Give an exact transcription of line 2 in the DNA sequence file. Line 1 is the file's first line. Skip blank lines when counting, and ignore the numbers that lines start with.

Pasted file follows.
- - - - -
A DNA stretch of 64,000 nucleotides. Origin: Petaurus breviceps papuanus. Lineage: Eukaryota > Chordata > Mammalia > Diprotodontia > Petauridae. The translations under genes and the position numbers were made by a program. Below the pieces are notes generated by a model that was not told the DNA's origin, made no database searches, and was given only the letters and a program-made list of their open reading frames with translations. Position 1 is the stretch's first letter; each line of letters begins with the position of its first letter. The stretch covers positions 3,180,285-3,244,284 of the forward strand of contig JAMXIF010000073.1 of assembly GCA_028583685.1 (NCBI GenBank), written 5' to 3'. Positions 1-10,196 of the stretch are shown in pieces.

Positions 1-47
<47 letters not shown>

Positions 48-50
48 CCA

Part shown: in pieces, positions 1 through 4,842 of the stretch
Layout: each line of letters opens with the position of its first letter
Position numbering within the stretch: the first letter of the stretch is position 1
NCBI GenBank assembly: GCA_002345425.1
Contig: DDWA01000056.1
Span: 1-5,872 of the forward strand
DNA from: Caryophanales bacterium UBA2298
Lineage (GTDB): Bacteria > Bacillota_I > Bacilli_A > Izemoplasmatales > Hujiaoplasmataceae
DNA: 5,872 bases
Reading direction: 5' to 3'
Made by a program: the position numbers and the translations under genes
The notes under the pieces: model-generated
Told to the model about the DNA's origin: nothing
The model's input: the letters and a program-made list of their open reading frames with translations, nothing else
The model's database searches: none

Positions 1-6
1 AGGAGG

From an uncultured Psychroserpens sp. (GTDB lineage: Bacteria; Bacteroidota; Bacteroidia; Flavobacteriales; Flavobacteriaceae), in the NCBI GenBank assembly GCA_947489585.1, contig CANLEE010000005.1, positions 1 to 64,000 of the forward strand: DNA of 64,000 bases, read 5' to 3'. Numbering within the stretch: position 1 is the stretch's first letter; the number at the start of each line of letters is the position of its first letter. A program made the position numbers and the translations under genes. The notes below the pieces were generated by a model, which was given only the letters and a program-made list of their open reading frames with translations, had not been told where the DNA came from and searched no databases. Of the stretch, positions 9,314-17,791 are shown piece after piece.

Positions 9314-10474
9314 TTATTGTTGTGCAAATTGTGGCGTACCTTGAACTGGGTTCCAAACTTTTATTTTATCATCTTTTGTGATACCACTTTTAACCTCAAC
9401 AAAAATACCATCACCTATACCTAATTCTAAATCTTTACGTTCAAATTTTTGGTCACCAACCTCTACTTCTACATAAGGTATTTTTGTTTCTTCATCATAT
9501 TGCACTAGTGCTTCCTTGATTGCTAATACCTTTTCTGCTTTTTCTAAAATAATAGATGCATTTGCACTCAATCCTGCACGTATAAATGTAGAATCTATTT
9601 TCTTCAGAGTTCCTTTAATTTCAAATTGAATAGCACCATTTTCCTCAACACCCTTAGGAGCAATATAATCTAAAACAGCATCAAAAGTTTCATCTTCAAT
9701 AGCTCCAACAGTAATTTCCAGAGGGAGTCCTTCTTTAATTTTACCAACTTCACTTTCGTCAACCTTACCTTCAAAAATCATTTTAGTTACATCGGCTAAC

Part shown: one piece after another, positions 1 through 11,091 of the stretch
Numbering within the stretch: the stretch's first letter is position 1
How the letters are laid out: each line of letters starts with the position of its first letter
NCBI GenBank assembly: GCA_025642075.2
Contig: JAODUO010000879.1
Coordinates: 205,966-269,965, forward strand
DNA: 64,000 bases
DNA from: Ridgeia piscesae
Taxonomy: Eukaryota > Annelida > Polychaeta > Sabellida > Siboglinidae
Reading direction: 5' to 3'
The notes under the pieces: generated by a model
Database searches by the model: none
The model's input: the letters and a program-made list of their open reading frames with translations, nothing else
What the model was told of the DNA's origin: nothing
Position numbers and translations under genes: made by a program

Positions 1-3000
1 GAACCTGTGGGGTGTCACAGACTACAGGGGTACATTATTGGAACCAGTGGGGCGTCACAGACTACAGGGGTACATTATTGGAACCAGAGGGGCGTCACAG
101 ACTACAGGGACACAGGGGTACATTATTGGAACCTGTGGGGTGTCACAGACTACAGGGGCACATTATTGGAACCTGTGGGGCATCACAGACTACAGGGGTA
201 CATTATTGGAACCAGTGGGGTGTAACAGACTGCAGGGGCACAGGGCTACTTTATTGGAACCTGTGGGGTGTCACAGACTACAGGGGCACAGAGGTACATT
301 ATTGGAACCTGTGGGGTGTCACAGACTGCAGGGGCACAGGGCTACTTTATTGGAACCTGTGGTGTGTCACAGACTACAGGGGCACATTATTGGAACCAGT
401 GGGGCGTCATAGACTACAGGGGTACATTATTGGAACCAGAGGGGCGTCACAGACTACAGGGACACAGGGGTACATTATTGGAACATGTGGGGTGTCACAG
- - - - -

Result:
Positions 1-47